So, exactly what are the duties of an animal health technician within the veterinary hospital? The list is infinite, with countless responsibilities in the realm of medicine, surgery, intensive care, diagnostics and more. Stafford describes a typical day in the life of an animal health technician to include: administering medication, placing IVs and catheters, prepping patients for surgery, continuous 24-hour care for ICU patients, and performing dental prophylaxis. That is to name just a few of the many imperative intricacies the clinic could not function without.
Dawn Parmeter explains that the veterinary hospital is “essentially a human hospital, but with animals.” Thus, for the William R. Pritchard Veterinary Medical Teaching Hospital to operate nonstop—like the well-oiled machine it is—the expertise of enthusiastic animal health technicians, like Parmeter, is vital in every field. From the most basic check-up appointment to oncology, dentistry, radiation therapy, dermatology and cardiology, the VMTH parallels even the best of human hospitals with animal health technicians and specialty veterinarians making it all possible.
Kristin Lewis characterizes the animal health technician team of the VMTH as being the “backbone of the clinic.” She says that with such a “wide range of duties, the hospital could not function without the techs.” Parmeter shares this sentiment—as do most of the near 400 hospital staff members—when she says that “veterinary technicians are heavily relied upon—they’re the biggest support system.”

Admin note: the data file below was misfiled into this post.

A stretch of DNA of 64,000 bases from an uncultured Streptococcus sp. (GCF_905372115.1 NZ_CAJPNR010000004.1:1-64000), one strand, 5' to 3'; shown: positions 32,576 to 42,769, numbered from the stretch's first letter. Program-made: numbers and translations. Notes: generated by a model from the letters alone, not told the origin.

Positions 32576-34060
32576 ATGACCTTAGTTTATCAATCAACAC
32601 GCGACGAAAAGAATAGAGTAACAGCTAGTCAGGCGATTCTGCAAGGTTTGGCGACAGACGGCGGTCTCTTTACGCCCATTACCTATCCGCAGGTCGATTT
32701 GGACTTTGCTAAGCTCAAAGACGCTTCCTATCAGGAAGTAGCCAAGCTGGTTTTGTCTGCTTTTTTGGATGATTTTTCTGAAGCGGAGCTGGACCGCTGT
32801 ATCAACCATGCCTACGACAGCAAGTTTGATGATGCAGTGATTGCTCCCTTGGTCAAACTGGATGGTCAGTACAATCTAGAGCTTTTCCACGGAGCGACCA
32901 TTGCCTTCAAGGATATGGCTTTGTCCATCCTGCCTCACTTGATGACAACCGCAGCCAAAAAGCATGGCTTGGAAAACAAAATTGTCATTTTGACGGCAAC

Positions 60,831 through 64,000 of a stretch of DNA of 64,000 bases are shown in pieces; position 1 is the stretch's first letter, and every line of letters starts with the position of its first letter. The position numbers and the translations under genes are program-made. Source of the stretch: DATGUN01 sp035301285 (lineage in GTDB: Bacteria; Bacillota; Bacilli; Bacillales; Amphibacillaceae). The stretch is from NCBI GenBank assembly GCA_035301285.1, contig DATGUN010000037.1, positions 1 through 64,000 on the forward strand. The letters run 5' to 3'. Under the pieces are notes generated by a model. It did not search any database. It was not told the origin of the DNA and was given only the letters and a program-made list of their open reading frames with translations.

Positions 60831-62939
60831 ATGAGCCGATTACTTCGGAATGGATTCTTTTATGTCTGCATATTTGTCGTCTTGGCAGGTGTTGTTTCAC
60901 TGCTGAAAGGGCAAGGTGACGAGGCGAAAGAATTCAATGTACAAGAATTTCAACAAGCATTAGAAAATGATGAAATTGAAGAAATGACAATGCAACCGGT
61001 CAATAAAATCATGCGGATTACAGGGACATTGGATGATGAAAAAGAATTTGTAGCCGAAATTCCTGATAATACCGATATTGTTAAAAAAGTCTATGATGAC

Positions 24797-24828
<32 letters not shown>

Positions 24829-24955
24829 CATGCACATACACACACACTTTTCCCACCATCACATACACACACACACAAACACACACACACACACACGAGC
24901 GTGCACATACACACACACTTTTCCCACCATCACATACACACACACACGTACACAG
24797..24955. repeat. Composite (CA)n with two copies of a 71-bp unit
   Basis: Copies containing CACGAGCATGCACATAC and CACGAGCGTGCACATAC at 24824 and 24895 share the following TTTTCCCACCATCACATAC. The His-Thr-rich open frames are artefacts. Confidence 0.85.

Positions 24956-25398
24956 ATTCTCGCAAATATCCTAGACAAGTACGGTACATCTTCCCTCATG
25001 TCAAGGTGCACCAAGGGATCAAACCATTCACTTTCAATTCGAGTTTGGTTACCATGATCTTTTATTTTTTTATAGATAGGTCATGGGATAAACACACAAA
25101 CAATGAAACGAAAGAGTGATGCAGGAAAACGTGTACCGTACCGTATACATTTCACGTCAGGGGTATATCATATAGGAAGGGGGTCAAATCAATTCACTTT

Soli Redfield and Lindsay Newman represent a scarce, yet highly valuable, demographic of technicians—those with a specialization in caring for large animals. Marika Pappagianis, Management Services Officer of the Large Animal Clinic, says the clinic is “thrilled to have RVTs with specialized training, but they are less abundant.” Redfield, who has seven years of experience, is the perfect example of “Hands-on-Healing”. She says her daily duties consist of “trotting, lunging, restraining, prepping, and administering medication” to the clinic’s patients. The large animal sector of the VMTH accommodates the majority of large animals including: horses, goats, steer, zonkeys, and even the occasional camel. She emphasizes that her “number one duty is in assisting the doctors to aid and diagnose” the clinic's patients.
Leaving the VMTH and watching pets reunite with their families, once again in good health, serves as confirmation that what these diligent animal health technicians do day in and day out is well worthwhile and highly commendable.
Thanks to Alyson Salmon, undergraduate marketing intern from the Department of American Studies, for producing this article and accompanying photos to commemorate National Veterinary Technician Week.